Isabella the virtual traveller begins a new series for Chileno taking us on a thought-provoking viaje of discovery, travelling the length and breadth of the long and thin country. From El Norte Grande to Antartica, from Los Andes to the Pacific Ocean, Isabella discovers the richness of the country, describing geography, flora and fauna, people and customs along her way.

 By Isabella

Some descriptions are of a geographical nature and unsurprisingly the effects of such a diverse habitat will show themselves in the lives of cultures of the people that I “meet”. This is a country of extremes as it passes through so many latitudes and this will be reflected in the many differing lifestyles that I will encounter. Preparing for my viaje, I delved into copious books and sources, to whet my appetite for what was to come. Fascinated by my discoveries, I could hardly wait to depart. Chile can be found in South America with Peru to the north and Cabo de Hornos being the southerly point. Then travel onwards across Drake Passage to Antarctica of which 1.2 million square miles belong to Chile.

 

Parinacota VolcanoKnown as un pais largo y angosto, it is a very long and narrow country reaching from only 19 degrees south of the equator almost to the South Pole. Because of this the climate varies from region to region. It is bordered to the west by the Pacific Ocean and to the east by Bolivia and Argentina. The Andes is the major mountain range in South America running parallel to the Pacific Ocean from Tierra del Fuego to the Caribbean passing through Argentina, Chile, Bolivia, Peru, Ecuador, Colombia and Venezuela. There are 200 volcanoes in Chile only about a quarter of which are active.

El Desierto de Atacama stretches from the Peruvian border to the river Copiapó which is south of the town of the same name further to the south of Antofagasta. The Pacific coastal range is to the west and the Cordillera de Domeyko to the east. The Atacama Desert is said to be the driest desert on earth, little or no rain makes it inland to the desert and fog is the only moisture to reach inland from the Pacific. The prevailing winds blow offshore, pushing the surface water out to sea, which is replaced by cold water drawn up from below. Moist air is chilled by this process and condenses out at sea as rain or forms Camanchaca (dense banks of fog) along the coast. The day begins with the Camanchaca which the sun dissipates by early afternoon. Nature can adapt and there is an extraordinary air plant called Tillandsia Latifolia which grows in the desert. It has no roots at all and just has stiff, springy leaves arranged in a ball, whenever the wind blows, it rolls across the desert. The structure is designed to capture moisture from the fog. I am looking forward to finding out more about the marvels of nature as I journey on.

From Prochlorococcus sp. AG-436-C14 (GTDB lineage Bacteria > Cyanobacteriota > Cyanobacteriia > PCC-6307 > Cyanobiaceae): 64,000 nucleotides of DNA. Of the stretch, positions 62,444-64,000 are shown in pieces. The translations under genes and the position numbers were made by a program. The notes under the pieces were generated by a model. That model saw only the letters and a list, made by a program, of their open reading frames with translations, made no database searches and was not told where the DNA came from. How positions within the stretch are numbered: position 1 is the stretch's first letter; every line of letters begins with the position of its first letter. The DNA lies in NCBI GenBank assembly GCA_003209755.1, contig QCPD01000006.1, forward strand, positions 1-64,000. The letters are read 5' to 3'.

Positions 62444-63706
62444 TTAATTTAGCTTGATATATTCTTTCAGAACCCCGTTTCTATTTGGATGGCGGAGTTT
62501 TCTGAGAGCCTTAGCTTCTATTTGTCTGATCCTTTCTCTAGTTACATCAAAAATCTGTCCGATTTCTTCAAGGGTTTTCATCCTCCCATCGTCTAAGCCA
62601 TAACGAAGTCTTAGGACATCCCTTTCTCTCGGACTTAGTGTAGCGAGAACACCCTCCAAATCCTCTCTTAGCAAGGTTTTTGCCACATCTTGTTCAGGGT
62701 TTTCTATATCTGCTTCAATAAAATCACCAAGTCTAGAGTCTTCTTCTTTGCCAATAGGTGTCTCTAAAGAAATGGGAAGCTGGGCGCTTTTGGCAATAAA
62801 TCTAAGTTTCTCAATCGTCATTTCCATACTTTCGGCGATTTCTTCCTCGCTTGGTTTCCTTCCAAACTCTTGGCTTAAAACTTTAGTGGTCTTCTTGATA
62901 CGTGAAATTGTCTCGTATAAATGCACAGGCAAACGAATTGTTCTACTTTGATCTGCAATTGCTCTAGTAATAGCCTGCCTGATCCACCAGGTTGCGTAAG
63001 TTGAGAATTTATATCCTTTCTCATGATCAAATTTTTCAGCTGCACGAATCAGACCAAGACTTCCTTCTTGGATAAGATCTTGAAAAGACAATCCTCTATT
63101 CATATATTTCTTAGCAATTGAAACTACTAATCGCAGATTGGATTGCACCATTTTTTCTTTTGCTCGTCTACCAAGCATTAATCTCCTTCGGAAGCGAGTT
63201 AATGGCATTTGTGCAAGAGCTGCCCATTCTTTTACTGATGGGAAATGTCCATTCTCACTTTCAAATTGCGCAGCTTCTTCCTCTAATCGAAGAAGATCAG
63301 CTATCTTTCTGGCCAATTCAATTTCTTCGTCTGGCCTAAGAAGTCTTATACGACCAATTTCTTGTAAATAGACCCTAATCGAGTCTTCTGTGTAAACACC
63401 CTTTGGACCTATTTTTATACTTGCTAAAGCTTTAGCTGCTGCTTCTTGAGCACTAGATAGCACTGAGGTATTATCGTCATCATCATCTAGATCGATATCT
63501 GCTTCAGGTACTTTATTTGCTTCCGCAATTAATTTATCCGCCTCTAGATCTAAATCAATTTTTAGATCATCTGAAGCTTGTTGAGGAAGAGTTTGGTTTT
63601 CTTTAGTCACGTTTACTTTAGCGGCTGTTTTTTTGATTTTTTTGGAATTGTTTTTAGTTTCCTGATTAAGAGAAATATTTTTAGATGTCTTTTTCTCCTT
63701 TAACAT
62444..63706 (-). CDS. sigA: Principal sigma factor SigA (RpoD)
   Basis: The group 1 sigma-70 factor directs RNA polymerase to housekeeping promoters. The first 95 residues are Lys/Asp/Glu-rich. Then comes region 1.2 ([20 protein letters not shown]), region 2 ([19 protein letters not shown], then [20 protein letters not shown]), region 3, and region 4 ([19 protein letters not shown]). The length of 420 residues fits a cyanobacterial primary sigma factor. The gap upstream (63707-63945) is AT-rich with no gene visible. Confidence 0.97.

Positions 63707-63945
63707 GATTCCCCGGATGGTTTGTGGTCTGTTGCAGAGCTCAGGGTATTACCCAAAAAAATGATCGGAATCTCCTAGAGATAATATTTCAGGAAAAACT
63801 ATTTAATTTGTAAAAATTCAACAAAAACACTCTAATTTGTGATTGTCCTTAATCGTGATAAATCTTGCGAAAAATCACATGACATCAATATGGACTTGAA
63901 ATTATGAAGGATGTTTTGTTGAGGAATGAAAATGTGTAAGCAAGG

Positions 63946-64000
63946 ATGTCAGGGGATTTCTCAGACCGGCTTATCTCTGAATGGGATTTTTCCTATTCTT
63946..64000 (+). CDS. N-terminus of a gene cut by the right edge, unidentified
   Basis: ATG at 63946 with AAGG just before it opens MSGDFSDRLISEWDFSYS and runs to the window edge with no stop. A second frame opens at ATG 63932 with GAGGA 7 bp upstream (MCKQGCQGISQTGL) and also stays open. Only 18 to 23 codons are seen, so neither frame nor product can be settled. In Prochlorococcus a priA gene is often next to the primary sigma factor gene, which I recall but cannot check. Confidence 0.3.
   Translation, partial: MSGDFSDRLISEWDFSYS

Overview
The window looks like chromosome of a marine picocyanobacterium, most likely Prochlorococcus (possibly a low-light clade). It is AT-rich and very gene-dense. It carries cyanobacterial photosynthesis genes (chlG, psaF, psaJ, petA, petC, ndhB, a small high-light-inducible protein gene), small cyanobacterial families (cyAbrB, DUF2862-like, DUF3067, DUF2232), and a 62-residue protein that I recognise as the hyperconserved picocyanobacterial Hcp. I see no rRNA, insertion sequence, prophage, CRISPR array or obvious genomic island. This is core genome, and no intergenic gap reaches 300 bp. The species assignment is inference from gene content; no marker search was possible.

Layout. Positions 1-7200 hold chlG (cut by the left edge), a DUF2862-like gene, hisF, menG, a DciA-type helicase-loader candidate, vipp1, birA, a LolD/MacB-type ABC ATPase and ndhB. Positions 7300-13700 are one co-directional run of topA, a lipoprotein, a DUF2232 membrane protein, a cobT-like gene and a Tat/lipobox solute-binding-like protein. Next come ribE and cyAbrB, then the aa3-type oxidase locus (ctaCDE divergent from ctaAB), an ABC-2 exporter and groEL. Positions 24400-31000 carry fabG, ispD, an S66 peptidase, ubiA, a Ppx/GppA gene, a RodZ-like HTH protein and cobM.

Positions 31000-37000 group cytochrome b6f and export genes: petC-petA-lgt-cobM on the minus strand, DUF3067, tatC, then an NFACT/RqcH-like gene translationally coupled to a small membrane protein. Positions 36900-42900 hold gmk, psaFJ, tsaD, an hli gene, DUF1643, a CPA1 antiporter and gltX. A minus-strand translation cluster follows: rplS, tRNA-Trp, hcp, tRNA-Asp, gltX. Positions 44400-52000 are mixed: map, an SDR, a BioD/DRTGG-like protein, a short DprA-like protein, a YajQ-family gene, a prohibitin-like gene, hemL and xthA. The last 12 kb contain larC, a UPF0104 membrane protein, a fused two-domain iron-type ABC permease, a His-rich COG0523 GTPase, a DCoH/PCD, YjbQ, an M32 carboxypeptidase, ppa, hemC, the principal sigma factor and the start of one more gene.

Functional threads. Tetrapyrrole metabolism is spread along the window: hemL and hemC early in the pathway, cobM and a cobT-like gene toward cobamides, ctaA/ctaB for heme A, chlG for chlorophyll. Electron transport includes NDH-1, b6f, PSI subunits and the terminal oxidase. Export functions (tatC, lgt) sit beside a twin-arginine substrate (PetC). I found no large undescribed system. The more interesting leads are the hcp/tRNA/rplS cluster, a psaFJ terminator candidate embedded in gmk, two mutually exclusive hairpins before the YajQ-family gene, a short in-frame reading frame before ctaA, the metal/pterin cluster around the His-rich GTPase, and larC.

The temperature of Chile averages 20 degrees C and rarely goes below 8 degrees or over 35 degrees, the temperature of the interior is higher than that of the coast and clouds are rare. The border with Peru is the beginning of the region called Norte Grande and there is a problem with water here. Because of lack of rain, the river valleys crossing the northern desert are dry for most of the year. Water from the Andean snow-melt is insufficient to allow the rivers to actually reach the coast, so water has to be piped to where it is needed. 

Watch for my next entry as I arrive in the northern-most city of Chile, Arica. It has an interesting history and enjoys a mild climate. What will I feel about this city on the Ocean? It will be my first taste of life in this country that has captured my imagination – will it capture my heart too?

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